In the scope of government, this style of leadership can be referred to as statesmanship. In Federalist 70, Publius calls for a strong executive in order to provide the robust energy needed to maintain the republic. A strong executive can prioritize the country itself over the law of the country, thus going against popular and accepted opinion to do what is best for the country. This behavior of putting the country’s needs over the desires of the public is the key aspect in the statesmanship style of leadership. Furthermore, the statesman is more focused on the long-term impacts that their decisions will make on the institution rather than the immediate satisfaction of the public because the well-being and longevity of the institution is prioritized over what the public desires.
For a globalizing world, people who favor the strong party government suggest that responsible parties are essential for problems such as global warming and terrorism. However, the advantage of party government cannot compensate its disadvantages. First and foremost, the nature of party government would increase the conflicts in American politics. The party government does represent the majority, meaning that there is potential for some minorities and interests groups are not properly represented. This would lead to further conflicts in politics.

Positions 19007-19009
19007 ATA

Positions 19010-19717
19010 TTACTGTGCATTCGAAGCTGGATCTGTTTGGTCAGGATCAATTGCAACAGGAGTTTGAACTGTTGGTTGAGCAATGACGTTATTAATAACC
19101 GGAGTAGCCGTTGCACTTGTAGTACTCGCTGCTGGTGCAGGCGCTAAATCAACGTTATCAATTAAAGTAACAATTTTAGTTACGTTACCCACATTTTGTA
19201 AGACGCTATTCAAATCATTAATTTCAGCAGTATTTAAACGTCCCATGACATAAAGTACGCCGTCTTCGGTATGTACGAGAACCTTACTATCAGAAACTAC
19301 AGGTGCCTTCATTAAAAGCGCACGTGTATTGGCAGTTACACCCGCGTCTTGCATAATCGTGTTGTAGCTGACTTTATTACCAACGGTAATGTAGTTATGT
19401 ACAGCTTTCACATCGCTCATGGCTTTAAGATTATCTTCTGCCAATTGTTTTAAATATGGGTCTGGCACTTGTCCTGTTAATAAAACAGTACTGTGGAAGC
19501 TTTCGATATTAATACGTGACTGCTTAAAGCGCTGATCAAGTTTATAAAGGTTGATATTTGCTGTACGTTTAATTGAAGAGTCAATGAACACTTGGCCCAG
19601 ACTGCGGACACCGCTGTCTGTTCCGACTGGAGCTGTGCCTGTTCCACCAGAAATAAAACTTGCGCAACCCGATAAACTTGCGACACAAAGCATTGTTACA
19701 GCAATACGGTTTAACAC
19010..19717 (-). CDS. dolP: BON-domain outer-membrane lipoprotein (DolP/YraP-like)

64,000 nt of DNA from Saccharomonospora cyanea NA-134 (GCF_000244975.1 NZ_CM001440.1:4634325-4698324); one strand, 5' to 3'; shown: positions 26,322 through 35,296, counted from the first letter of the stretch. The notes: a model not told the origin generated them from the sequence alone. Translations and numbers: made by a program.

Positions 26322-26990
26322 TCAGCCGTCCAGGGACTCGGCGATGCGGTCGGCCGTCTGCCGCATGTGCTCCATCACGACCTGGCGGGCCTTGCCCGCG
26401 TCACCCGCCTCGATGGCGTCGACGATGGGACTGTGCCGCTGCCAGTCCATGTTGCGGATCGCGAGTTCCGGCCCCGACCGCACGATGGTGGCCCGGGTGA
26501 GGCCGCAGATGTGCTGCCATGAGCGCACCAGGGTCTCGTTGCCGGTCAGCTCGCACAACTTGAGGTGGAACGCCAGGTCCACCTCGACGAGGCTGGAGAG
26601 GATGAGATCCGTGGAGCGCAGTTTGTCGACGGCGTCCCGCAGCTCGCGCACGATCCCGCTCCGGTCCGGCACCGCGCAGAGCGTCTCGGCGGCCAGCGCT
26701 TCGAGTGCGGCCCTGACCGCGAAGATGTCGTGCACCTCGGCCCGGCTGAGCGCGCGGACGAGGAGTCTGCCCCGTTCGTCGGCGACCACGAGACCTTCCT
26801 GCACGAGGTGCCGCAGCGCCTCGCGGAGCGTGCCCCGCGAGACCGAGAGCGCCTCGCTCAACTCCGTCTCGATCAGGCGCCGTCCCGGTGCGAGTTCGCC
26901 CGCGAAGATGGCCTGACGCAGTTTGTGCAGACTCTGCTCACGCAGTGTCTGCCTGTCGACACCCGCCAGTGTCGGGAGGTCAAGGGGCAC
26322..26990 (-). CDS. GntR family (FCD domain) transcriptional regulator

In Ronnie Lipschutz’s book entitled The Constitution of Imperium, Lipschutz, a critical theorist, offers a rational and thought provoking evaluation of the United States’ social, political, and economic influence in the International arena. The Constitution of Imperium that Lipschutz discusses is a paradoxical document proposed by the Bush administration that would approve of the US’ ability to operate outside of the US Constitution without any written consent, besides the actual Constitution of Imperium itself. This new Constitution would lend more influence to the US by allowing it to have greater political, social, and economic power over other actors who agree to policies, or organizations that were created by the US. Lipschutz proposes that the US has been building its imperium since the end of WWII with its creation of organizations such as the United Nations.
Allowing someone to have all the power is dangerous for a nation in the sense that they will be most likely be making decisions to benefit themselves as opposed to the whole country’s needs. Preventing tyranny gives people the opportunity to have some power in what decisions are being
Tyranny is when one person or group has too much power. To protect it’s people from tyranny the Constitution uses federalism, separation of powers, and checks and balances. An important tool the Constitution uses is Federalism to share power. Federalism is when a country has a compound government, which includes a central government and state governments. James Madison explains that power will be divided between the central government and state governments; the said power will then be split between discrete departments.